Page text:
Freeboard (skateboard)

From Wikipedia, the free encyclopedia

A Freebord brand freeboard (2013 design).

A freeboard is a specialist skateboard designed to closely simulate the behavior of a snowboard. Freeboards were developed to allow snowboarders to transition to skateboarding (as non-winter transport) without the need to adapt to a smaller deck and narrower wheel-base.


Steen Strand conceived the idea for a freeboard as part of his master's thesis in product design at Stanford University, which he expanded into the freeboard style skateboard in 1996. After releasing an Alpha series featuring kicktails and longer decks (100 – 112 cm) than his more recent versions,[1] Strand began retailing his freeboards under the brand name Freebord in the late 1990s. By the mid-2000s other freeboard styles and brands had emerged and were developing strong retail track records in mainstream sporting goods stores.[2]

Freebord brand[edit]

After developing the freeboard in 1996, Strand released two models under the Freebord brand in 1998; the FB-112 and the FB-110.[3] The company patented designs relating to the Freebord brand freeboards. Though other companies have since developed their own freeboards and marketed them under alternate brand names, Freebord remains one of the largest producers of freeboards in the world. By 2000, the company had sold 4000 boards.[4] In 2005, the company signed deals to have their product distributed to snowboarding enthusiasts in Europe[5] The company continues to produce and market freeboards under the Freebord trademark.

Features and technique[edit]

A freeboard typically has six wheels: four normal longboard-style wheels at each corner and two spring-locked center wheels. The wheels on the central axis are able to turn freely in all directions, allowing the board to "slide" laterally provided none of the four corner wheels are touching the ground. This mimics the traditional "side-to-side" motion of snowboard riding. By exerting pressure on the corner wheels, the rider is able to control the board.[6]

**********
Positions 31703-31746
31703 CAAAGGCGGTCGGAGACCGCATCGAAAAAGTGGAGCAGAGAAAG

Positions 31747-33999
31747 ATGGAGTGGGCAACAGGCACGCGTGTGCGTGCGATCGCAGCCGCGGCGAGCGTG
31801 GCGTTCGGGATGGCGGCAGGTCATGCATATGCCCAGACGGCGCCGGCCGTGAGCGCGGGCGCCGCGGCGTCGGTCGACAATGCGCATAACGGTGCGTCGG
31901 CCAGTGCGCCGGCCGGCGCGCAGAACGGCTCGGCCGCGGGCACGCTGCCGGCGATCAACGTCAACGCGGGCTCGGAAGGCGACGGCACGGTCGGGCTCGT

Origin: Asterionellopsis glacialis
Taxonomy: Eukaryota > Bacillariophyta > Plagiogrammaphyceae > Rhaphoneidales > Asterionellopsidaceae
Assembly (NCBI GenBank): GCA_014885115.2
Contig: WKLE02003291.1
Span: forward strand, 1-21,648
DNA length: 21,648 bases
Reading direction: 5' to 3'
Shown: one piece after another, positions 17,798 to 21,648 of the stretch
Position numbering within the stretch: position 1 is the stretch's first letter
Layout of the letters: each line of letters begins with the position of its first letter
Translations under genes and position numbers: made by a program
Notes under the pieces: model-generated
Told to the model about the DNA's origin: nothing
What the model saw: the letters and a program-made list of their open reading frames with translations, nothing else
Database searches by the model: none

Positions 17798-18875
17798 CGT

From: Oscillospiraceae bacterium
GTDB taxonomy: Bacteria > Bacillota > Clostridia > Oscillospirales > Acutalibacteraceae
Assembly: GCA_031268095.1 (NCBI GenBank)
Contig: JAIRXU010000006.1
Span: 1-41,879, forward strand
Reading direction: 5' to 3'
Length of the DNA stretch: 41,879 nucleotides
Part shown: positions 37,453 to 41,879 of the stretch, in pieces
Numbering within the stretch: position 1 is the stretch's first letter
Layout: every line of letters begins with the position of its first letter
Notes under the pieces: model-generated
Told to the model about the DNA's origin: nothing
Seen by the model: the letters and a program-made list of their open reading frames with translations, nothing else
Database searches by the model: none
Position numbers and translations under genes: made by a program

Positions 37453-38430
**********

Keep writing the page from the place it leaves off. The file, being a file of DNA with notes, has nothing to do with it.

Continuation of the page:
Decks are usually constructed with seven-ply cross-laminated Canadian maple, although now there are bamboo models available as well. Modern decks vary in size, but most are 7.5 to 9 inches wide and between 29 and 36 inches long. Snowboard-style bindings are used to provide more control over the board and allow the rider to exert more pressure on the corner wheels and edges. As on a snowboard, the rider is able to perform both carve and slide turns (skidded turns).

"Freeride" and "freestyle" both refer to the way in which a freeboard is used. The term "freeride" refers to plain riding with little or no tricks, usually consisting of carving and sliding. Another name for freeride can be "Downhill". A bigger board is used for downhill freeboarding or freeriding as this gives you better balance allowing you to go faster. The term "freestyle" as used in other boardsports such as skateboarding means doing tricks like skating off ramps, grinding rails, jumping, etc. Smaller boards are usually used for freestyle as not only will they be lighter making them easier to jump with, but the rider can more easily push his feet outwards so as to make sure that his feet stay in the bindings.

See also[edit]


  1. ^ Freebord: About
  2. ^ "Snowboard's new terrain: Asphalt; Pivoting 'oddity' gains momentum" by Marco R. della Cava (USA Today, March 10, 2004)
  3. ^ :S.F. entrepreneur has created a skateboard that works like a snowboard" by Vanessa Hua (San Francisco Chronicle, October 13, 1999)
  4. ^ "Wheeler-Dealer" by Kelly Barron (Forbes, May 1, 2000)
  5. ^ "The New Instant Companies" by Michael V. Copeland (, June 1, 2005)
  6. ^ "Who Needs Snow?" by Anita Hamilton (Time, March 4, 2002)

External links[edit]